\(E/K_E\) has good (ordinary or supersingular) reduction.

     
  2. (2)

    \(K_E\) is the smallest extension of \(L_\wp ^{\text {nr}}\) such that \(E/K_E\) has good reduction, i.e., if \(K'/L_\wp ^{\text {nr}}\) is another extension such that \(E/K'\) has good reduction, then \(K_E\subseteq K'\).

     
  3. (3)
    \(K_E/L_\wp ^{\text {nr}}\) is finite and Galois. Moreover (see [39], §5.6, p. 312 when \(L=\mathbb {Q}\), but the same reasoning holds over number fields, as the work of Néron is valid for any local field, [35] pp. 124–125):
    • If \(p>3\), then \(K_E/L_\wp ^{\text {nr}}\) is cyclic of degree 1, 2, 3, 4,  or 6.

    • If \(p=3\), the degree of \(K_E/L_\wp ^{\text {nr}}\) is a divisor of 12.

    • If \(p=2\), the degree of \(K_E/L_\wp ^{\text {nr}}\) is 2, 3, 4, 6, 8,  or 24.

     
Let e be the ramification index in \(K_E/\mathbb {Q}_p\). Since \(e/e(\wp |p)=[K_E:L_\wp ^{\text {nr}}]\), the value of e can be obtained directly from \(e(\wp |p)\) and a model of E / L, thanks to the classification of Néron models. As a reference for the following theorem, the reader can consult [35], pp. 124–125, or [39], §5.6, p. 312, where \({\text {Gal}}(K_E/L_\wp ^{\text {nr}})\) is denoted by \(\Phi _p\), and therefore \(e/e(\wp |p)={\text {Card}}(\Phi _p)\). Notice, however, that the section we cite of [39] restricts its attention to the case \(L=\mathbb {Q}\).

Theorem 6.1

Let \(p>3\), let E / L be an elliptic curve with potential good reduction, and let \(\Delta _L\) be the discriminant of any model of E defined over L. Let \(K_E\) be the smallest extension of \(L_\wp ^{\text {nr}}\) such that \(E/K_E\) has good reduction. Then \(e/e(\wp |p)=[K_E:L_\wp ^{\text {nr}}]=1,2,3,4\), or 6. Moreover:
  • \(e/e(\wp |p)=2\) if and only if \(\nu _\wp (\Delta _L)\equiv 6 \bmod 12\),

  • \(e/e(\wp |p)=3\) if and only if \(\nu _\wp (\Delta _L)\equiv 4\) or \(8 \bmod 12\),

  • \(e/e(\wp |p)=4\) if and only if \(\nu _\wp (\Delta _L)\equiv 3\) or \(9 \bmod 12\),

  • \(e/e(\wp |p)=6\) if and only if \(\nu _\wp (\Delta _L)\equiv 2\) or \(10 \bmod 12\).

Let \(K=K_E\), and let \(\nu _K\) be a valuation on K such that \(\nu _K(p)=e\) and \(\nu _K(\pi )=1\), where \(\pi \) is a uniformizer for K. Let A be the ring of elements of K with valuation \(\ge 0\), let \(\mathcal {M}\) be the maximal ideal of A, and let \(\mathbb {F}=A/\mathcal {M}\) be the residue field of K. We fix a minimal model of E over A with good reduction, given by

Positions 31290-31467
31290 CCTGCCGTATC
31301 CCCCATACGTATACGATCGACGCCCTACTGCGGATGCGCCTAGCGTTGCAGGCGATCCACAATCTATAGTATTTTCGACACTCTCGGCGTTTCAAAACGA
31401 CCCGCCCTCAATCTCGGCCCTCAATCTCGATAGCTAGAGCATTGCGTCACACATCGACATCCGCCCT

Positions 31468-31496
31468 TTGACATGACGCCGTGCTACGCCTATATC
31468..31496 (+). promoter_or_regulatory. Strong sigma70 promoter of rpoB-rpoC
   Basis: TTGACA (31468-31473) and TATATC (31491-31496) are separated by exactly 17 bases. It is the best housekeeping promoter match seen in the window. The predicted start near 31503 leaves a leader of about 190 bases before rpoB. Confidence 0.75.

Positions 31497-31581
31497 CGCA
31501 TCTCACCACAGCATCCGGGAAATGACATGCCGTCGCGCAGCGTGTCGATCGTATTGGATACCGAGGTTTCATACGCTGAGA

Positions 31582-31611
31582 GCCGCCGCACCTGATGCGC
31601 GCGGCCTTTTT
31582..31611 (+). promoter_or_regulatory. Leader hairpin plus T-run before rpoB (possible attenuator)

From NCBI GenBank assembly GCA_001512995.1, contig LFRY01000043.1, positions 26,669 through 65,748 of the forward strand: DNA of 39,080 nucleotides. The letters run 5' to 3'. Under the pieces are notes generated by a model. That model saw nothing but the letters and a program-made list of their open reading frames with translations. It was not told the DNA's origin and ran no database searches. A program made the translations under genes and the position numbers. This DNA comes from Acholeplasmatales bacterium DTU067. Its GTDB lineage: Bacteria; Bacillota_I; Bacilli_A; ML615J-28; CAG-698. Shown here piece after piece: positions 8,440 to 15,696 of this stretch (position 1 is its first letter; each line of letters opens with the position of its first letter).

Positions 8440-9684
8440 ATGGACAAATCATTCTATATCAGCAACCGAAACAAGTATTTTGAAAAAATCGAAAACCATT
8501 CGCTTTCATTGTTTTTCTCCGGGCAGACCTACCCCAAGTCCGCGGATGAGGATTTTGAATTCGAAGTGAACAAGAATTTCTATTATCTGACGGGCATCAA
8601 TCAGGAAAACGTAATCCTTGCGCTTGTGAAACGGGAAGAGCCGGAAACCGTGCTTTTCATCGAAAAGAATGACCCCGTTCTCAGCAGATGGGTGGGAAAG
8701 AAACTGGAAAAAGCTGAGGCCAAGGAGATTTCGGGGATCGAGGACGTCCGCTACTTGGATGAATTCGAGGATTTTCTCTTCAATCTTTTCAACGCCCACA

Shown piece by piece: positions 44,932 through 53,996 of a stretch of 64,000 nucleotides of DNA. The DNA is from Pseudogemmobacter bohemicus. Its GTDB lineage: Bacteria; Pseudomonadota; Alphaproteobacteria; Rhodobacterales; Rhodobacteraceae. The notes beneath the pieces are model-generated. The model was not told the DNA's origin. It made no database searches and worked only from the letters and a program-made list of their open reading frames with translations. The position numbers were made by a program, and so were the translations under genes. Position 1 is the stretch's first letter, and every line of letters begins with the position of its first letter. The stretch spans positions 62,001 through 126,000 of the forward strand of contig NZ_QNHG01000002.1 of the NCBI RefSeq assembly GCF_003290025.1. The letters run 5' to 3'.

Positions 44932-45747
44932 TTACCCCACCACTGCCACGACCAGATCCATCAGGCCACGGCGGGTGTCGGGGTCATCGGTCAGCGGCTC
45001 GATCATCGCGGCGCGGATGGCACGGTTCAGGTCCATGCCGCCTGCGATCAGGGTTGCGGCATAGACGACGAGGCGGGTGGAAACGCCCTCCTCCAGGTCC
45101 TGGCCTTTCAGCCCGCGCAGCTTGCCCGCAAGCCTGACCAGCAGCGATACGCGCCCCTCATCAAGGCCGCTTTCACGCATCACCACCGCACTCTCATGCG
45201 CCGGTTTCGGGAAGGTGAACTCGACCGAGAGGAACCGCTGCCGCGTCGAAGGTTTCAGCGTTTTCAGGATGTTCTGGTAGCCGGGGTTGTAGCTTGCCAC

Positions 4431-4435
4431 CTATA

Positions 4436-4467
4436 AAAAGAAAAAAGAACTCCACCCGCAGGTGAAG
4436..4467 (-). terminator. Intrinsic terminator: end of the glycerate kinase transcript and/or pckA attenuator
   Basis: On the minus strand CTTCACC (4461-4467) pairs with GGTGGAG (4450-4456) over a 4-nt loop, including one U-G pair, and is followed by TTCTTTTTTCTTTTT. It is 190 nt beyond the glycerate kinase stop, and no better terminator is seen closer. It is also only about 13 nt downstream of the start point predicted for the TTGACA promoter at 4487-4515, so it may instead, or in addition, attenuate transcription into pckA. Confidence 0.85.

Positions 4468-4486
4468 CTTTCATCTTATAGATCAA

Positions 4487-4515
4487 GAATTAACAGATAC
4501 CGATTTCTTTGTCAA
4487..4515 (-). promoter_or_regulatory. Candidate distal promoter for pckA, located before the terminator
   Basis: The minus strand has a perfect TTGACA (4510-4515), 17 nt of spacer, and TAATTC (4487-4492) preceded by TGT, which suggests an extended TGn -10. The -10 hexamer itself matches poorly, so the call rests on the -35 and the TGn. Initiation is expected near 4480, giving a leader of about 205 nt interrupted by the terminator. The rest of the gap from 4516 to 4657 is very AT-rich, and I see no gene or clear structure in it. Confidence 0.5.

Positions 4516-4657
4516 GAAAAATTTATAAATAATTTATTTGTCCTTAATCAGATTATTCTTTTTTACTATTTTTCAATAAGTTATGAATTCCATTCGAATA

$$\begin{aligned} y^2+a_1xy+a_3y = x^3+a_2x^2+a_4x+a_6, \end{aligned}$$
with \(a_i \in A\). In particular, the discriminant \(\Delta \) is a unit in A. Moreover, since E / A has good reduction, we have an exact sequence
$$\begin{aligned} 0\rightarrow X_{p^n} \rightarrow E(\overline{K})[p^n] \rightarrow \widetilde{E}(\overline{\mathbb {F}})[p^n] \rightarrow 0, \end{aligned}$$
where \(\pi _n:E(\overline{K})[p^n] \rightarrow \widetilde{E}(\overline{\mathbb {F}})[p^n]\) is the homomorphism given by reduction modulo \(\mathcal {M}\), and \(X_{p^n}\) is the kernel of \(\pi _n\) (see [43, Ch. VII, Thm. 2.1]). By taking inverse limits and tensoring with \(\mathbb {Q}_p\), we obtain another exact sequence
$$\begin{aligned} 0\rightarrow X \rightarrow V_p(E) \rightarrow V_p(\widetilde{E}) \rightarrow 0, \end{aligned}$$
where \(X=(\varprojlim X_{p^n})\otimes \mathbb {Q}_p\), and \(V_p(E)=T_p(E)\otimes \mathbb {Q}_p\). We distinguish two cases, according to whether the Hasse invariant of \(E/\mathbb {F}\) is non-zero (ordinary reduction) or zero (supersingular reduction).

6.1 Good ordinary reduction

Let E / K be an elliptic curve with good ordinary reduction, i.e., the reduction of E mod \(\mathcal {M}\), denoted by \(\widetilde{E}/\mathbb {F}\), is an elliptic curve and its Hasse invariant is non-zero. It follows that \(X_{p^n}\) and \(\widetilde{E}(\overline{\mathbb {F}})[p^n]\) are groups with \(p^n\) elements ([43, Ch.  V, Thm. 3.1]). The Galois group \(G_K= {\text {Gal}}(\overline{K}/K)\) fixes \(X_{p^n}\). If we choose a \(\mathbb {Z}/p^n\mathbb {Z}\)-basis \(\{P_n,Q_n\}\) of \(E(\overline{K})[p^n]\), such that \(X_{p^n}=\langle P_n \rangle \), then \(D_{K,n}\), the image of \(G_K\) in \({\text {Aut}}(E[p^n])={\text {GL}}(2,\mathbb {Z}/p^n\mathbb {Z})\), is contained in a Borel subgroup, i.e.,
$$\begin{aligned} D_{K,n}\le \left\{ \left( \begin{array}{c@{\quad }c} *&{} *\\ 0 &{} *\end{array}\right) \right\} . \end{aligned}$$
Let \(I_K\le G_K\) be the inertia subgroup and let \(I_{K,n}\) be the image of \(I_K\) in \({\text {Aut}}(E[p^n])={\text {GL}}(2,\mathbb {Z}/p^n\mathbb {Z})\). Then \(I_K\) acts on \(X_{p^n}\) via \(\chi :G_K \rightarrow (\mathbb {Z}/p^n\mathbb {Z})^\times \), the cyclotomic character modulo \(p^n\), and \(I_K\) acts on \(\widetilde{E}(\overline{\mathbb {F}})[p^n]\), trivially (see [39, Prop. 11]). Thus,
$$\begin{aligned} I_{K,n} \le \left\{ \left( \begin{array}{c@{\quad }c} \chi &{} *\\ 0 &{} 1\end{array}\right) \right\} . \end{aligned}$$